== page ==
Ask any First Amendment lawyer and they'll tell you that the press have the right to be wrong. Journalists can and do make mistakes all the time, and in the vast majority of cases the usual recourse is to print a correction after the fact, usually unsatisfactorily buried somewhere at the back of the newspaper. But what happens when this isn't enough, when the law is broken, or when there's a disagreement about the facts of the issue?
Enter the Ombudsman. Almost all major daily newspaper and most magazines employ someone to act as a referee between the publication, its editors and reports, and external parties. The Ombud* works off a code of business ethics and the existing laws that protect against libel, slander and the like. They will vet a complaint and try and arrive at a fair outcome. They exist as a recognition that the mass media command a loud megaphone, and the subjects of which they write usually do not.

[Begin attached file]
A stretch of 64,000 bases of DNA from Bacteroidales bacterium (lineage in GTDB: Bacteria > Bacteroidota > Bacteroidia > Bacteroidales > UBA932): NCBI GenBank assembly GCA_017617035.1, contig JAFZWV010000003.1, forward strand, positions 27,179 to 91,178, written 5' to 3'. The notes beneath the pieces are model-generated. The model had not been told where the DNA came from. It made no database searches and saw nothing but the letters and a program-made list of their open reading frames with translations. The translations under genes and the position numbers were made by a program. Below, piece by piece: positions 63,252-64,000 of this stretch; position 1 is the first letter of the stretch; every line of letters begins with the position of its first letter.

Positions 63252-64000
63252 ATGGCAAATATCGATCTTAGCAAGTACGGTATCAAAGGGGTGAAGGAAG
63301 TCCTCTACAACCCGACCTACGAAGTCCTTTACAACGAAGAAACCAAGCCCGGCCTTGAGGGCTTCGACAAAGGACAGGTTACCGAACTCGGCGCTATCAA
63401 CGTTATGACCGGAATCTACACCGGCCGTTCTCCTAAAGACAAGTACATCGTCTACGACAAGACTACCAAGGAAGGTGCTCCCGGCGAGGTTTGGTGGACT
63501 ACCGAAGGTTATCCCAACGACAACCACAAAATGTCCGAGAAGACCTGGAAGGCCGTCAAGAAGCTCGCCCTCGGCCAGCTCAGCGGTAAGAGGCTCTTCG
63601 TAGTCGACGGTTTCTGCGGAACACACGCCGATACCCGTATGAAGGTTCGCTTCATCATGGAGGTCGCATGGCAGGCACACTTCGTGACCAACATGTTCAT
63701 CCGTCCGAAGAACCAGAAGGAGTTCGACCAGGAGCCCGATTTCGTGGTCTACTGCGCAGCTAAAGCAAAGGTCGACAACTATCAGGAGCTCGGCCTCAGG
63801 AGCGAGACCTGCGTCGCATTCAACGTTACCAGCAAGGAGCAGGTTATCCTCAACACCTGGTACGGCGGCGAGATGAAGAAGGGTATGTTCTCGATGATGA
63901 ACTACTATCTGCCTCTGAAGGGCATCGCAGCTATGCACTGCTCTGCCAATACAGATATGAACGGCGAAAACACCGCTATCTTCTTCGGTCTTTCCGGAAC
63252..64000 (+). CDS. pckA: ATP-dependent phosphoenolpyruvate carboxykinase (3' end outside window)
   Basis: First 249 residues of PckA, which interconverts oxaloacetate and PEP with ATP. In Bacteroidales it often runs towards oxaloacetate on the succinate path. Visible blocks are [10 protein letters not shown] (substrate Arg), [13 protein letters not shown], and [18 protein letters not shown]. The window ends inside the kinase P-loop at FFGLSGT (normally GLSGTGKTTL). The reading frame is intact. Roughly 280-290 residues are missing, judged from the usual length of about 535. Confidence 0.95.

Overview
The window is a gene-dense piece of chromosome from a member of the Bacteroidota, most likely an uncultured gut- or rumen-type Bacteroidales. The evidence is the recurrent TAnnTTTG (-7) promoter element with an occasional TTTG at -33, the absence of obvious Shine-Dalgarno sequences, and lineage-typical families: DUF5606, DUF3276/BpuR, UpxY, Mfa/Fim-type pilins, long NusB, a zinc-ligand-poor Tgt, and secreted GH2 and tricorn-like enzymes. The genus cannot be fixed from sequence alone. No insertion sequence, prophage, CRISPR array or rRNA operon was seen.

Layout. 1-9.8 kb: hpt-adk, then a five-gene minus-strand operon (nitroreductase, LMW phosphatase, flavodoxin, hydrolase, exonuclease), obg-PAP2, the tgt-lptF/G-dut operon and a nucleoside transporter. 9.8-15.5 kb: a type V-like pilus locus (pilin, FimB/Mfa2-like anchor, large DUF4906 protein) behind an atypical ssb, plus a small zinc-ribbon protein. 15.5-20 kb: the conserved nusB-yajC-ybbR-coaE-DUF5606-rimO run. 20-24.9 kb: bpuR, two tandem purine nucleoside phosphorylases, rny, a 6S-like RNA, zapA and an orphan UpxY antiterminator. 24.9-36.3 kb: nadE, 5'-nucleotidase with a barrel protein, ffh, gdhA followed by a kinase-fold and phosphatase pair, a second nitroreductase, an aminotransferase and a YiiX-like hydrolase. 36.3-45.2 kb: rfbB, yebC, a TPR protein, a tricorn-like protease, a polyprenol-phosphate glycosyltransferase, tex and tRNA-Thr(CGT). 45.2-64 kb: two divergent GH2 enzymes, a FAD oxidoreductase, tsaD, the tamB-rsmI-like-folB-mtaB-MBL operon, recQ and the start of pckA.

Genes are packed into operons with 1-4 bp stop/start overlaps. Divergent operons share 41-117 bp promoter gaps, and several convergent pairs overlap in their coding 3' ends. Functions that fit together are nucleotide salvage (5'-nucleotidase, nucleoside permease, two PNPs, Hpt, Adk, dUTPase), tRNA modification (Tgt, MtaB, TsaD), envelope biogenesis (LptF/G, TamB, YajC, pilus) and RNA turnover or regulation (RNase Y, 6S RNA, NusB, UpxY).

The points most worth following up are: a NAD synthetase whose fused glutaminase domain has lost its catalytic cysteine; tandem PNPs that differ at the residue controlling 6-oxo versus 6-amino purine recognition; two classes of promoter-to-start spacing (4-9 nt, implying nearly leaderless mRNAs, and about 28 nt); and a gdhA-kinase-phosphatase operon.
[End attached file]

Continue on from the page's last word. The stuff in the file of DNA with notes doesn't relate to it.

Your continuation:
Often, the Ombudsman is trying to balance contradictory ethical and legal issues, such as with the New York Times' coverage of the Duke University rape case. Other times, they're dealing with issues that can seem entirely absurd, as with criticisms leveled by Fox News at producers of the kids show Sesame Street, which did a very funny parody of cable news shows, including Fox.
Ombudsmen exist in other walks of life too, including politics. Even the large industry analyst firms employ them. And if you blog at a reputable publication's website, the ombudsman will pay attention.
Many blogs now purport to be legit news outlets, and a lot live up to the billing. But to be credible, they need to be accountable – and most fail at this. And having the ability to post a comment at a blog does not in any way constitute a retraction or formal correction.
What bloggers need is an Ombudsman of their own. They need an independent third-party that will provide redress when bloggers get it wrong. Recent FTC rulings could be enforced, along with much broader issues about conflicts of interest. One approach would be to have someone like the Organization of News Ombudsman (ONO) take on the role, possibly by certifying blogs that they work with and providing an Ombudsman that could deal with complaints across their member bloggers.
Credibility is one of the hallmarks of great journalism, and independent bloggers will struggle to gain this level of trust with their readers until they are more accountable.
*(apparently a gender-neutral and politically correct reference, although to me it sounds like something you'd plant in your yard)